In previous essays I have referred to “the scissors strategy,” which is also known by other names. Many readers do not have a clear idea of how this strategy works, or why it is effective. It is therefore useful to present two or more hypothetical/historical examples to illustrate.
Example One: Afghanistan
In 1979 the Soviet Union wanted to accelerate its infiltration of the Islamic world. One objective of infiltration was to take control of Muslim groups and use them to create new means for attacking the West.
The best point of entry for this strategy was Afghanistan. Within the Soviet Union there were two Soviet “republics” ideal for launching operations in Afghanistan. The two countries were Tajikistan SSR and Uzbekistan SSR. (Please note: significant numbers of Tajiks and Uzbeks live in Afghanistan.)
Before 1979 the Soviet Union used ethnic Tajik and Uzbek agents to infiltrate Afghanistan. It was child’s play for them to influence these groups inside the country. Meanwhile, young Afghan technocrats, being open to Marxist indoctrination, were also vulnerable to Soviet influence and recruitment by outright communist channels. Agents could also be recruited from other tribal groups through Soviet-infiltrated criminal networks (i.e., via Soviet dominance of regional heroin trafficking). A great many small operations had to be developed, originating in very different parts of Afghanistan, to make the strategy viable. The object in such long-term operations is always to infiltrate every important tribal group, criminal mafia, police organization, economic center and political party in the country. You cannot use a scissors strategy without placing agents in these (and other) key sectors. It goes without saying, of course, that the first target of infiltration is always enemy counterintelligence, so that nobody ever has the wherewithal to identify your agents or their modes of operation.
The next problem, as a Soviet strategist, is how to advance your agents into positions of power within their respective groups. Conflict is the best way, especially if the conflict is violent. In terms of drug trafficking you advance your agents in the police by giving them leads from your agents among the drug traffickers. The police under your control arrest only those traffickers who are not under your control, paving the way for you to strengthen your hold on organized crime. Ultimately your strategy leads to a convergence of the police and the mafia — so that the leaders of the police are your agents, and they are secretly aligned with the country’s leading criminals, who are also your agents.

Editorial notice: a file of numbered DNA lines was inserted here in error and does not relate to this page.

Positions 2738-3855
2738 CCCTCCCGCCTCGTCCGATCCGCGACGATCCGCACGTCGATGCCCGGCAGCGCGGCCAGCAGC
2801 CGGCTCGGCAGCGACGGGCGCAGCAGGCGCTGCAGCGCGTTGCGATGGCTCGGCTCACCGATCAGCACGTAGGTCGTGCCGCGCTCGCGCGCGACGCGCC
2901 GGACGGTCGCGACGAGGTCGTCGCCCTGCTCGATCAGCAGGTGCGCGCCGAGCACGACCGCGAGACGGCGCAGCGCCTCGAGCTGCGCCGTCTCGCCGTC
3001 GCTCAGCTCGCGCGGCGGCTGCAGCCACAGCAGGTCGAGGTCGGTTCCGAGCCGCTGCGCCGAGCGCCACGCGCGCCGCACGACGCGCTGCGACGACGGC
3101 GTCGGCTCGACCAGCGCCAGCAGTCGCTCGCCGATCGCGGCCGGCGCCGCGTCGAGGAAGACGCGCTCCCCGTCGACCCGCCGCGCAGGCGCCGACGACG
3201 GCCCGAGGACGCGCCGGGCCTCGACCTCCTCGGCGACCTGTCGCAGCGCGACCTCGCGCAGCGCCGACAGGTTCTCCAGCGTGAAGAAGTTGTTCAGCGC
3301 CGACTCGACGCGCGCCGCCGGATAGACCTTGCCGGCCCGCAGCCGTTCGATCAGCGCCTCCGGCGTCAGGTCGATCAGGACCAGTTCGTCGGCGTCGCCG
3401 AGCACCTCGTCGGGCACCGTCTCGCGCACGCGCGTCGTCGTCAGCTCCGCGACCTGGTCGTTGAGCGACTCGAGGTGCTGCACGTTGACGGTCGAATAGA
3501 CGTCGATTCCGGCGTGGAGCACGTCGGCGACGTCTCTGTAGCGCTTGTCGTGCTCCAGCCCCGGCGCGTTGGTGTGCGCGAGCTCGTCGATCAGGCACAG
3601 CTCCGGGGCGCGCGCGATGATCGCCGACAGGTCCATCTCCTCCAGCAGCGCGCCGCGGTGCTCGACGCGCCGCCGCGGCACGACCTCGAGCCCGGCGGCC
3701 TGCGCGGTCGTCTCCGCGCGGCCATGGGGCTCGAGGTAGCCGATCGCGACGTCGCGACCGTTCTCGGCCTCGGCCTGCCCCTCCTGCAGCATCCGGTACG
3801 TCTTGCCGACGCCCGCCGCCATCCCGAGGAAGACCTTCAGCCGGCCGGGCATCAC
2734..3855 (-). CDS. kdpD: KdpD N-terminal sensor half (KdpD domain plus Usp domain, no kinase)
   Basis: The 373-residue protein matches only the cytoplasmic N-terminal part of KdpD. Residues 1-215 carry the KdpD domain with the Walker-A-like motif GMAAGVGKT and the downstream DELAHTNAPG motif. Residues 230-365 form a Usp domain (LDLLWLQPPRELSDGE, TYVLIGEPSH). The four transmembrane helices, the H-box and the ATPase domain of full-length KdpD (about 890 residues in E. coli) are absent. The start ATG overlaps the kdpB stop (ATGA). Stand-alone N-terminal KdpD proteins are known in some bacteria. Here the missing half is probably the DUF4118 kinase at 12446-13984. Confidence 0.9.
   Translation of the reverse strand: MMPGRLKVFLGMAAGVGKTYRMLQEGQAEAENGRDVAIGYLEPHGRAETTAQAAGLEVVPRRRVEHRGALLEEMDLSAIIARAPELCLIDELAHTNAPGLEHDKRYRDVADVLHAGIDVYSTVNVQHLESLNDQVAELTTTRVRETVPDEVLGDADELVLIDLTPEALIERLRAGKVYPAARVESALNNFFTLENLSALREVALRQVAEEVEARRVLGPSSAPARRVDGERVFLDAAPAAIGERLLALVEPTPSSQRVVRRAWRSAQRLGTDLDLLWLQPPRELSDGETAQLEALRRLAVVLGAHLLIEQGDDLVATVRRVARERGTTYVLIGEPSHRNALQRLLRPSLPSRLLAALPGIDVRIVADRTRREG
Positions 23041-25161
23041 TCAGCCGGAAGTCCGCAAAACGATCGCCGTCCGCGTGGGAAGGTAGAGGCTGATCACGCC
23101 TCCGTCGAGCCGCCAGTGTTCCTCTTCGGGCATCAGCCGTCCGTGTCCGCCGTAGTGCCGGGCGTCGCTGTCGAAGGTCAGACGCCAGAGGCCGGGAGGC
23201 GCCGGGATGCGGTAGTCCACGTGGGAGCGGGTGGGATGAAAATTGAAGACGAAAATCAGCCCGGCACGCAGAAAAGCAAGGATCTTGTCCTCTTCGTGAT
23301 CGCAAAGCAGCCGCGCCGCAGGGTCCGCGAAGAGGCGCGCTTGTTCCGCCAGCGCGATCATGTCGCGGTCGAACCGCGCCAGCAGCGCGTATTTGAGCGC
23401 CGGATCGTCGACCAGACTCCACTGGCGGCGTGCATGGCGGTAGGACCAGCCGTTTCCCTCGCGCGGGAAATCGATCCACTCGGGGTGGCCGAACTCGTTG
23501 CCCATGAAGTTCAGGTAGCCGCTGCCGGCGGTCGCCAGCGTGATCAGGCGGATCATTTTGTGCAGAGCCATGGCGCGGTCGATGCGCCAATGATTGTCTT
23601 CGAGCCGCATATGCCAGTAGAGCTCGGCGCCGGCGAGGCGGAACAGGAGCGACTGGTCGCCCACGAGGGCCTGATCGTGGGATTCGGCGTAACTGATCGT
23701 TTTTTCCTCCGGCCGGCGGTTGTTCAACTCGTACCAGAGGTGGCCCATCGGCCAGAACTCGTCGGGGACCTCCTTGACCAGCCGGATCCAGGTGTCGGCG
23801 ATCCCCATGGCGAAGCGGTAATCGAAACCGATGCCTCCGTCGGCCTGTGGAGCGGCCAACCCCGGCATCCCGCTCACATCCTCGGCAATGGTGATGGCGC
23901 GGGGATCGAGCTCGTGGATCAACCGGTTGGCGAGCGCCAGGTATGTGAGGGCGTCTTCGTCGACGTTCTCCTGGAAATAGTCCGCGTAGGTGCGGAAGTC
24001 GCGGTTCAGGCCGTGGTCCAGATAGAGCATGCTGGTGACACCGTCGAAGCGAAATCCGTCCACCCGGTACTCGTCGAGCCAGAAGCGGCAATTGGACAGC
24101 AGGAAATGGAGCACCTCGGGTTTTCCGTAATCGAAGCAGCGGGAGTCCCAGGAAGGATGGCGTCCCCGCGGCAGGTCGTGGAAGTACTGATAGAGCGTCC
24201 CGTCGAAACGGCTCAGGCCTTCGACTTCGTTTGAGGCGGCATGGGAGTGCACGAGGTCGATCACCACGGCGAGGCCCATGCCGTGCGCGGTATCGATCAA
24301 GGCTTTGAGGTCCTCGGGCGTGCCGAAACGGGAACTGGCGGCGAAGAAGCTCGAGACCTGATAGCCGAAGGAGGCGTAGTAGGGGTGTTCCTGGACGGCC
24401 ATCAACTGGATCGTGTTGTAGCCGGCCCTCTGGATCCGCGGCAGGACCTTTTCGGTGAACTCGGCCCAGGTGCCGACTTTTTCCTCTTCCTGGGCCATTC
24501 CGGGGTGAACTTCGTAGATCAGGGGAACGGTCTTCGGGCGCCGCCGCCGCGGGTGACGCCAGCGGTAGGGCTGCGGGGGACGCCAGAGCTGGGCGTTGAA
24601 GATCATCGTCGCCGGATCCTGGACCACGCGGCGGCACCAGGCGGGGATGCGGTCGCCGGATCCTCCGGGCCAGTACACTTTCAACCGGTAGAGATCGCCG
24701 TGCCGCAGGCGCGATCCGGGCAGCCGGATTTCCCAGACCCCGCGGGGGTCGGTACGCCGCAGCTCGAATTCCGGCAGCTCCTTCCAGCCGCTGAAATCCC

With your agents in the criminal underworld, and inside the police, you acquire access to information on corruption. Especially, you get information on corruption within the intelligence services, banking system and political parties. You can jail whomever you want. You also have the power to bribe or blackmail anyone you evaluate to be vulnerable or useful. Now your influence within the country is gradually taking shape.
The next problem is preparing the target country for invasion. At this stage you might ask: Why invade the country? There are many reasons, and you must be careful that the enemy does not suspect any of them. But the immediate reason for conflict is to advance your agents inside the country as a whole. (Whatever power you have is not enough, and it never will be.)
Ideally, as a Soviet strategist, you want a dolt in control of Afghanistan. Given the radical stupidity of the country’s American-educated elite, this is not hard. You do many favors for the government, asking little in return. You build roads and airfields. You create the infrastructure for your future invasion. Then, you convince President Useful Idiot that the American imperialists are plotting to attack his country. You stage provocations through agents in tribal areas to frighten the government. Finally, President Idiot asks for you to intervene. Soviet troops enter the country. Now you have created a conflict ripe for exploitation.
Your agents within the tribal groups have long established their bona fides by posturing as anti-Soviet loudmouths. After Soviet troops commit specific outrages, these agents gain greater stature. The growing conflict between the Soviet occupiers and the tribes is the perfect setting for killing various leaders, opening new leadership slots for your agents within each tribal group.
Next comes talent spotting. From around the Muslim world fighters are recruited to join the jihad against Godless Communism. But you have prepared your chessboard well. With your agents firmly placed among the mujaheddin, you can direct military operations from both sides. You can thereby kill off fighters who are genuinely dangerous to Moscow while identifying promising young recruits from the Arab world. You can build new heroes within the anti-communist camp. And you can do this on America’s dime. These new heroes will be your agents in future terrorist offensives aimed at the West.